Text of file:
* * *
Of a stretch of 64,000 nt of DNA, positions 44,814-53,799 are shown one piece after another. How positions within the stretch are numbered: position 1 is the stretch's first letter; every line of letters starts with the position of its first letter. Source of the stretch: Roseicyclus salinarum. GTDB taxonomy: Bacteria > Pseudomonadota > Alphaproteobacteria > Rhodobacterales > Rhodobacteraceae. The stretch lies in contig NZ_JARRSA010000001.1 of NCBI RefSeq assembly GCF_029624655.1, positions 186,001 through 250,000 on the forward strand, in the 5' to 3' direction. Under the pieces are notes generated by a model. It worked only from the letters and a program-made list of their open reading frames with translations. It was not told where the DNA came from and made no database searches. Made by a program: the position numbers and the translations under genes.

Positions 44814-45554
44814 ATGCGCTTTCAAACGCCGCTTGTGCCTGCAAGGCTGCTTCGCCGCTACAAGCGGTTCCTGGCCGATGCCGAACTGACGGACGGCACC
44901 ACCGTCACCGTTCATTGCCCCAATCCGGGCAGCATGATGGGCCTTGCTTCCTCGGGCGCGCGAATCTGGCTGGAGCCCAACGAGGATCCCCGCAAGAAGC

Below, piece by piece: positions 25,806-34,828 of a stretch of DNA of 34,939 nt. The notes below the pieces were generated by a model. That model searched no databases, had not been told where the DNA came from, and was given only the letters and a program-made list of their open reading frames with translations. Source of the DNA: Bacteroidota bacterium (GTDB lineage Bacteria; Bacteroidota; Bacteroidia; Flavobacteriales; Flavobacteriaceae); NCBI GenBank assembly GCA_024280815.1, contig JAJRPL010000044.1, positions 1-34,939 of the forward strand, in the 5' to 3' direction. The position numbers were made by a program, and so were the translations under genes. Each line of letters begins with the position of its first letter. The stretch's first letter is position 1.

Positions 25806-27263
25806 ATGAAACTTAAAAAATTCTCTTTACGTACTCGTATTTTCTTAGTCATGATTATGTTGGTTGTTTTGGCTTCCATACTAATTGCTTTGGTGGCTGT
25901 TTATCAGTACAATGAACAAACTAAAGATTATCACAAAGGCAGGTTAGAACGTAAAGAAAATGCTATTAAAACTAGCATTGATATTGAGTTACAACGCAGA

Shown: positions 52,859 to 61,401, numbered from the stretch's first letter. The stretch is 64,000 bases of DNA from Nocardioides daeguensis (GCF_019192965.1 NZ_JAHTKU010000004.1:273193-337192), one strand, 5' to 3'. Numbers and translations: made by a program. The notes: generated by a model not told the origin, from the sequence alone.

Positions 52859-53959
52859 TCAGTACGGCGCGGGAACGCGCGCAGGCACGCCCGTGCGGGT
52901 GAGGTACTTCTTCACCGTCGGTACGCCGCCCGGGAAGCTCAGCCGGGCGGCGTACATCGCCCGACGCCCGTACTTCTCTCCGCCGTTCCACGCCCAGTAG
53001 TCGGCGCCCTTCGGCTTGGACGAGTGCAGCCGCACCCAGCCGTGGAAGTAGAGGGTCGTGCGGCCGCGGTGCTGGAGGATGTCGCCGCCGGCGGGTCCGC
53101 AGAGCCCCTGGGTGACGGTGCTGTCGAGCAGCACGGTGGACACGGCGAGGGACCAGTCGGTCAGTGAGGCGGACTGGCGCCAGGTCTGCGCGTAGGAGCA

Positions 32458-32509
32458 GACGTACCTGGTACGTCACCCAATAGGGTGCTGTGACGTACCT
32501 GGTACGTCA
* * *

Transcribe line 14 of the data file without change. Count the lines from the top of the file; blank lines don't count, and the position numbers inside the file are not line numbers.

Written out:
53101 AGAGCCCCTGGGTGACGGTGCTGTCGAGCAGCACGGTGGACACGGCGAGGGACCAGTCGGTCAGTGAGGCGGACTGGCGCCAGGTCTGCGCGTAGGAGCA